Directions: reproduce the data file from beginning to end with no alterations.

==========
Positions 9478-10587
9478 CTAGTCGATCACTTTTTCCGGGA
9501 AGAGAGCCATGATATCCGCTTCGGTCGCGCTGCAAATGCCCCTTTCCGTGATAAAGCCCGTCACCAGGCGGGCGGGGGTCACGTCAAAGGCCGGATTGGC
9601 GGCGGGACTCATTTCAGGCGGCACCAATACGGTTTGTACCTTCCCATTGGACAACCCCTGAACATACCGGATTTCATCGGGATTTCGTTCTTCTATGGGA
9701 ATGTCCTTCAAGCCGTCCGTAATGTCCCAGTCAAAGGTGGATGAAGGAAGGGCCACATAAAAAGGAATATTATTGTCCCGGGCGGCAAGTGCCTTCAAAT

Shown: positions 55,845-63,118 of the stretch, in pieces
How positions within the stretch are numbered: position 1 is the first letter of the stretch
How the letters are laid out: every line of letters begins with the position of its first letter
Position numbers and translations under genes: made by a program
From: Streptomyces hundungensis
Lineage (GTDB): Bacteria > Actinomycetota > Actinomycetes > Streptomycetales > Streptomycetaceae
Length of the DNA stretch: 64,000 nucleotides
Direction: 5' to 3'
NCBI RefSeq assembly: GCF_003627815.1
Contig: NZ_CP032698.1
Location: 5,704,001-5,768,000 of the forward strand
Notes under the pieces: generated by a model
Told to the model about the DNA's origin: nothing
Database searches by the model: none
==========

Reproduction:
Positions 9478-10587
9478 CTAGTCGATCACTTTTTCCGGGA
9501 AGAGAGCCATGATATCCGCTTCGGTCGCGCTGCAAATGCCCCTTTCCGTGATAAAGCCCGTCACCAGGCGGGCGGGGGTCACGTCAAAGGCCGGATTGGC
9601 GGCGGGACTCATTTCAGGCGGCACCAATACGGTTTGTACCTTCCCATTGGACAACCCCTGAACATACCGGATTTCATCGGGATTTCGTTCTTCTATGGGA
9701 ATGTCCTTCAAGCCGTCCGTAATGTCCCAGTCAAAGGTGGATGAAGGAAGGGCCACATAAAAAGGAATATTATTGTCCCGGGCGGCAAGTGCCTTCAAAT

Shown: positions 55,845-63,118 of the stretch, in pieces
How positions within the stretch are numbered: position 1 is the first letter of the stretch
How the letters are laid out: every line of letters begins with the position of its first letter
Position numbers and translations under genes: made by a program
From: Streptomyces hundungensis
Lineage (GTDB): Bacteria > Actinomycetota > Actinomycetes > Streptomycetales > Streptomycetaceae
Length of the DNA stretch: 64,000 nucleotides
Direction: 5' to 3'
NCBI RefSeq assembly: GCF_003627815.1
Contig: NZ_CP032698.1
Location: 5,704,001-5,768,000 of the forward strand
Notes under the pieces: generated by a model
Told to the model about the DNA's origin: nothing
Database searches by the model: none